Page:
This paper presents an experimental study of primary breakup of liquid jet in an annular passage in a cross flow of air at a fixed Mach number of 0.12, at atmospheric pressures. The experiments were conducted for various velocities of liquid jet from 1.417 m/s to 7.084 m/s (based on orifice diameter = 1 mm) and the corresponding liquid-air momentum flux ratios varied from 1 to 25. The droplet sizes and velocities were measured using a Phase Doppler Particle Analyzer (PDPA) downstream of the liquid inlet port along the axial direction at the centerline of the annular passage along the plane of injection. Observed droplet sizes and velocity variations at different momentum flux ratios, in the axial direction, show three distinct zones. The first zone is the ligament formation zone represented by large variation in droplet Reynolds number with momentum ratio. The second zone is the primary droplet formation zone in which a fairly monotonic decrease in droplet size and droplet acceleration due to the breakup is observed. However, the Reynolds number of the droplets is almost invariant with momentum ratio. The third zone is where the spray attains the critical state where the size and velocity does not vary in the axial direction and the variation in size in this zone with the momentum ratio is primarily due to the initial conditions established in the ligament formation zone.

Commentary by Dr. Valentin Fuster
2015;():V001T03A007. doi:10.1115/GTINDIA2015-1347.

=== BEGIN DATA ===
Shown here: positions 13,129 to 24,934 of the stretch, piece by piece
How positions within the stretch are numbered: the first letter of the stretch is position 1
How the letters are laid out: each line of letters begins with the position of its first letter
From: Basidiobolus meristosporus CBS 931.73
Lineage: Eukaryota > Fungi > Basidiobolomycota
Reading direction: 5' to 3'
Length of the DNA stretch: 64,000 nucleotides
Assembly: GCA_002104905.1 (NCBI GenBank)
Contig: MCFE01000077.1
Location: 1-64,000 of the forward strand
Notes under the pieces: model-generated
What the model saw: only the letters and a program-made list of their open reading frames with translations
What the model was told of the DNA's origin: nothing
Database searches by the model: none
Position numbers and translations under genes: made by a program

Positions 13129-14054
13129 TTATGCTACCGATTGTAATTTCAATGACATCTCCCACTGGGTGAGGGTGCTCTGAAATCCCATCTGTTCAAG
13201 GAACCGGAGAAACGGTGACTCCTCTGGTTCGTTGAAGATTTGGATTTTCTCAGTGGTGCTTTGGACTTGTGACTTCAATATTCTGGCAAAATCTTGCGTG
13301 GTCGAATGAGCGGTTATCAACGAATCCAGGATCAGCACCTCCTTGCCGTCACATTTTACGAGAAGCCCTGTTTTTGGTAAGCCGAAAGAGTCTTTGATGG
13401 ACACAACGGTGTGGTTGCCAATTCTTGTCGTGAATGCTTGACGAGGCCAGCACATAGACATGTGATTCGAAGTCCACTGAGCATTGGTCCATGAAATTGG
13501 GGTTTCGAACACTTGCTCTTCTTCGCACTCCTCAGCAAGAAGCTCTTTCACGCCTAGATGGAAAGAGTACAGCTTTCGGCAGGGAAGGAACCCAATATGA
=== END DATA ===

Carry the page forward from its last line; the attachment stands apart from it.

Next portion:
An experimental study has been conducted to investigate the interaction between the conical spray produced by simplex atomizer and the swirling flow from an axial swirler. This work has been carried out in an unconfined ambience at isothermal conditions, using water. Malvern spray analyzer with a three dimensional traverse is used to characterize the swirling flow and spray interactions at various axial and radial locations. Images of spray at different conditions of air and water mass flow rates have been analyzed. Increasing the air mass flow through swirler at constant water flow rate, changes the spray structure significantly. These structural changes are sudden and highly dependent on the initial conditions of the spray. At smaller air flow rates, single-mode droplet size distribution at mid-plane changes into a bi-modal distribution at an air flow rate of about 35 kg/hr, with higher contribution of larger droplets. With further increase in air flow rate (90, 110 and 130 kg/hr), the bi-modal size distribution is maintained but with a larger volumetric fraction of small droplets. At different axial distances, the droplet size distributions are similar (single mode and bimodal distributions depending on air flow rate). But volume percentage of larger droplets is less compared to those of smaller droplets, at larger axial distance. At outer radial locations of the spray, volume percentage of larger droplets reduces and that of smaller droplets increases significantly, due to secondary droplet breakup. The interaction between the swirl and spray causes droplets to move radially outwards, resulting in droplet break-up by impact on the dome. Cases with higher air to water flow ratios exhibit significant changes in drop size distribution due to such swirl-spray interactions.